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Microbe(s): avian influenza virus


The virucidal effects of two types of electrolyzed water, acidic electrolyzed water (AEW) and neutral electrolyzed water (NEW), on avian influenza viruses were studied. Virus titers of the highly pathogenic H5N1 virus and the low-pathogenic H9N2 virus irreversibly decreased by >5-log at 1 min after the viruses were mixed with NEW containing 43 ppm free available chlorine (FAC), but not with NEW containing <17 ppm FAC. The minimum concentration of FAC for a virucidal effect of NEW was estimated at around 40 ppm. In contrast, the virus titers decreased by >5 log at 1 min after the viruses were mixed with AEW, in which the concentration of the FAC ranged from 72 to 0 ppm. Thus, the virucidal effect of AEW did not depend on the presence of FAC. Reverse transcription polymerase chain reaction amplified fragments of the M and NP genes, but not the complete M gene, from RNA extracted from the AEW-inactivated virus. Moderate morphological changes were found under the electron microscope, although no changes were observed in the electrophoresed proteins of the AEW-inactivated virus. No viral genes were amplified from the RNA extracted from the NEW-inactivated virus, regardless of the length of the targeted genes. No viral particles were detected under the electron microscope and no viral proteins were detected by electrophoresis for the NEW-inactivated virus. Thus, this study demonstrated potent virucidal effects of AEW and NEW and differences in the virucidal mechanism of the two types of electrolyzed water.


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Microbe(s): porcine reproductive virus, respiratory syndrome virus


Slightly acidic electrolyzed water (SAEW, pH 5.0 6.5) is a novel disinfectant with environmentally friendly broad spectrum microbial decontamination properties which could have significant utility on farm. Two of the most important pathogenic viruses in pigs are porcine reproductive and respiratory syndrome virus (PRRSV) and pseudorabies virus (PRV). The aim of this study was to evaluate the viricidal effectiveness of SAEW against PRRSV and PRV in vitro under different available chlorine concentrations (ACCs, 30, 50 and 70 mg/L), treatment times (5, 10 and 15 min) and temperatures (4, 20, 40 and 60 C), respectively. SAEW had a strong viricidal activity against both PRRSV and PRV. This activity increased with increasing ACC, treatment time and temperature. PRRSV and PRV titres of 7.0 log10 TCID50/mL and 5.9 log10 TCID50/mL, respectively, were completely inactivated by SAEW at an ACC of 50 mg/L for 10 min even though SAEW had no negative effect on the host cells. SAEW thus shows promise as a disinfectant for use on pig farms to reduce the spread of both PRRSV and PRV, and to limit the morbidity associated with those viruses.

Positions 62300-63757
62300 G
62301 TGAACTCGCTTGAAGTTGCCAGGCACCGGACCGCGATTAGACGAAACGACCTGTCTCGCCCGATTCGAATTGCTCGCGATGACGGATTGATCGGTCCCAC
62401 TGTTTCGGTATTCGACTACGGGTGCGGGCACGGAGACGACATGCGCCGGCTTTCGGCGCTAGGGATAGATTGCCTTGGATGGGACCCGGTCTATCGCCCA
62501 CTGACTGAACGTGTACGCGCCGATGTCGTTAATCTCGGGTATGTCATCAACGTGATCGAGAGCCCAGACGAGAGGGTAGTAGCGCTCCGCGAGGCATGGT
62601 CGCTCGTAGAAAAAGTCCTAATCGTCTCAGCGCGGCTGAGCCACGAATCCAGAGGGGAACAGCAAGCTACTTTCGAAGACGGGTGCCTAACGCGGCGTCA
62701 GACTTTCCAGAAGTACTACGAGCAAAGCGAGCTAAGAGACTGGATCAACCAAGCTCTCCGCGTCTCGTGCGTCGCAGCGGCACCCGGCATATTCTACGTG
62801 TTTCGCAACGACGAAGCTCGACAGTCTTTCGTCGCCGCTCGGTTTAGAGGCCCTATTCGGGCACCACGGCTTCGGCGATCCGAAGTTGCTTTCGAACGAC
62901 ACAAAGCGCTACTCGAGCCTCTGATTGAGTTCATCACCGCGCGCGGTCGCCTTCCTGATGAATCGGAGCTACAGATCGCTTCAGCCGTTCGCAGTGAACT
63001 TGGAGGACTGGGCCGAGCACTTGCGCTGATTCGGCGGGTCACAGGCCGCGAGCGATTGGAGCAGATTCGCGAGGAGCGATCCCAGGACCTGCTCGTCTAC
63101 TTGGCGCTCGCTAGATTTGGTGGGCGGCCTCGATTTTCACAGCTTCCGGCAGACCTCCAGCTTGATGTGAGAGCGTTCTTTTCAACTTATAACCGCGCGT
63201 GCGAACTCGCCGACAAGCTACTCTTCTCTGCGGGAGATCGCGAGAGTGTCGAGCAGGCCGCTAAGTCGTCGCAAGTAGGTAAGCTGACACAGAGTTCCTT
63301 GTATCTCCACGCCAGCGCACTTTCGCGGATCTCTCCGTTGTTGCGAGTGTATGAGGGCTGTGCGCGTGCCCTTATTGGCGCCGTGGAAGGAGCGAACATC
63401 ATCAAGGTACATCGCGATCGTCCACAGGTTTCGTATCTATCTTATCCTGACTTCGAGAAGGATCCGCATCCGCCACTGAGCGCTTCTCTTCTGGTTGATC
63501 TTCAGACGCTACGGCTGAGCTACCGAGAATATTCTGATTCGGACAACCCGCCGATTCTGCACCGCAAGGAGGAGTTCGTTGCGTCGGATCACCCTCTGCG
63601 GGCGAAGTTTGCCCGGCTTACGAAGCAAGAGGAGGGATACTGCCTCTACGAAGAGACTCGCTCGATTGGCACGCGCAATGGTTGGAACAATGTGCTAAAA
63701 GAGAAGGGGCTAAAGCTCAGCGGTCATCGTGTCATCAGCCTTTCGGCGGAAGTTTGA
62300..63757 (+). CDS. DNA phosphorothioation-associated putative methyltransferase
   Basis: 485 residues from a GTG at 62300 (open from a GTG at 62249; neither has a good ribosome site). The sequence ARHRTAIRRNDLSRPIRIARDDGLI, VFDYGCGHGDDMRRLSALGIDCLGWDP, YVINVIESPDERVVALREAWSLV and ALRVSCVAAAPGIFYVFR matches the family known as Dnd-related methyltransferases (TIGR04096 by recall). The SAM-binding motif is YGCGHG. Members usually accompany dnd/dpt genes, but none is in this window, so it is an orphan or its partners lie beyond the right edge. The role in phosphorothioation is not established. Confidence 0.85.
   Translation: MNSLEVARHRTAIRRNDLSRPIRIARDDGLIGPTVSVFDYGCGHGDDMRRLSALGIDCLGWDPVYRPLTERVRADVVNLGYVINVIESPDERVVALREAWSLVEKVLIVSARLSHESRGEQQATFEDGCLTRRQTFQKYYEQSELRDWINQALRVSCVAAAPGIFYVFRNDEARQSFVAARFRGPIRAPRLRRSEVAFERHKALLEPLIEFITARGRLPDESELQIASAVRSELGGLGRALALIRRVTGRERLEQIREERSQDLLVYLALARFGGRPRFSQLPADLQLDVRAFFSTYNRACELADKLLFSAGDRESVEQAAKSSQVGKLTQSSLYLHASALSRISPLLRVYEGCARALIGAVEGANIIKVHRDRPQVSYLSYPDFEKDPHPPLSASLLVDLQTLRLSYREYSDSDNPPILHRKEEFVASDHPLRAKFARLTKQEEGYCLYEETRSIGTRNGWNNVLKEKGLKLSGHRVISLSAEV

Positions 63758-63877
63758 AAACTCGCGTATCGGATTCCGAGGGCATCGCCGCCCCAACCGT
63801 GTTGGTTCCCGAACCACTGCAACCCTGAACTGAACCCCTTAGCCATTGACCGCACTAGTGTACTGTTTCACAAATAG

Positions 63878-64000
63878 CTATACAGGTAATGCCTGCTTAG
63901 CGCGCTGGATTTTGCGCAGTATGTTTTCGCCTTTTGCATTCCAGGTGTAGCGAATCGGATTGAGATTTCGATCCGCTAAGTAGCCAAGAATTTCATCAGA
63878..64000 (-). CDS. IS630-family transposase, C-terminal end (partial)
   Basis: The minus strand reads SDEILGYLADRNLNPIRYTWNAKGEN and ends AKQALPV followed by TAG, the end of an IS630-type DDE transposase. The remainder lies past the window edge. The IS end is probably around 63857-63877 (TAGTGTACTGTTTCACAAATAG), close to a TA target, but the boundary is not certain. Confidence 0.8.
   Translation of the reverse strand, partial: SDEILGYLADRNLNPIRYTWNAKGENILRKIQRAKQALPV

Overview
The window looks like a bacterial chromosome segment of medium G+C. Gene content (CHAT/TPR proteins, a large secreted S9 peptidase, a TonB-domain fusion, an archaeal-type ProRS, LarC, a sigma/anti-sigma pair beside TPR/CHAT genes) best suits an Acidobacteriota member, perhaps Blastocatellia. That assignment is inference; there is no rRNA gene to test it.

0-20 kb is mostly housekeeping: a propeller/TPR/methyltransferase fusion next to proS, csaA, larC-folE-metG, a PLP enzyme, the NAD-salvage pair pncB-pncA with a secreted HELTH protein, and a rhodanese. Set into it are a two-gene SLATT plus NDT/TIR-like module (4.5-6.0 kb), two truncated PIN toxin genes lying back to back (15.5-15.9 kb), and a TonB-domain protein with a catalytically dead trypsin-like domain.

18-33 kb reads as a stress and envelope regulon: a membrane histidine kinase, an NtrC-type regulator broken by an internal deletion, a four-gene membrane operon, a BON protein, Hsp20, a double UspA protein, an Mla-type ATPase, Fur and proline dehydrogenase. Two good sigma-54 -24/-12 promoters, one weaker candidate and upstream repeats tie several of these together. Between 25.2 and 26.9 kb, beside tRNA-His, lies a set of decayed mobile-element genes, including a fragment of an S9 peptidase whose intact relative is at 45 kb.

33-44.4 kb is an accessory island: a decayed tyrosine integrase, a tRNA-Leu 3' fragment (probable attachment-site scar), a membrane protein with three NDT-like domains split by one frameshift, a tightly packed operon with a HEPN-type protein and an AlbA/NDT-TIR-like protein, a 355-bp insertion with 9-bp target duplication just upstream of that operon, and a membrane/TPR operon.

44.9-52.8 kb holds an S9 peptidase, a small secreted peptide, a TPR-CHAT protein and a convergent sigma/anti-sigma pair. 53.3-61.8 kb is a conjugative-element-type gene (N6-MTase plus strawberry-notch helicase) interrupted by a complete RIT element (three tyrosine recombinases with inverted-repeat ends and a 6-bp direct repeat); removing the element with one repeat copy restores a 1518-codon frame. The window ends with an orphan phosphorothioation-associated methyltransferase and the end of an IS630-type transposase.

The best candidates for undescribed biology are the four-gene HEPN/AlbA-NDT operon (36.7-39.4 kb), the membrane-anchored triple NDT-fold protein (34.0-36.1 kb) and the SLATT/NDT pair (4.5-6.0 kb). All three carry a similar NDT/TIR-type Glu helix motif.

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Microbe(s): Viruses, Norovirus


Noroviruses (NVs) are the most frequent cause of outbreaks of gastroenteritis in common settings, with surface-mediated transfer via contact with fecally contaminated surfaces implicated in exposure. NVs are environmentally stable and persistent and have a low infectious dose. Several disinfectants have been evaluated for efficacy to control viruses on surfaces, but the toxicity and potential damage to treated materials limits their applicability. Sterilox hypochlorous acid (HOCl) solution (HAS) has shown broad-spectrum antimicrobial activity while being suitable for general use. The objectives of this study were to evaluate the efficacy of HAS to reduce NV both in aqueous suspensions and on inanimate carriers. HOCl was further tested as a fog to decontaminate large spaces. HOCl effectiveness was evaluated using nonculturable human NV measured by reverse transcriptase PCR (RT-PCR) and two surrogate viruses, coliphage MS2 and murine NV, that were detected by both infectivity and RT-PCR. Exposing virus-contaminated carriers of ceramic tile (porous) and stainless steel (nonporous) to 20 to 200 ppm of HOCl solution resulted in 99.9% ( 3 log10) reductions of both infectivity and RNA titers of tested viruses within 10 min of exposure time. HOCl fogged in a confined space reduced the infectivity and RNA titers of NV, murine NV, and MS2 on these carriers by at least 99.9% (3 log10), regardless of carrier location and orientation. We conclude that HOCl solution as a liquid or fog is likely to be effective in disinfecting common settings to reduce NV exposures and thereby control virus spread via fomites.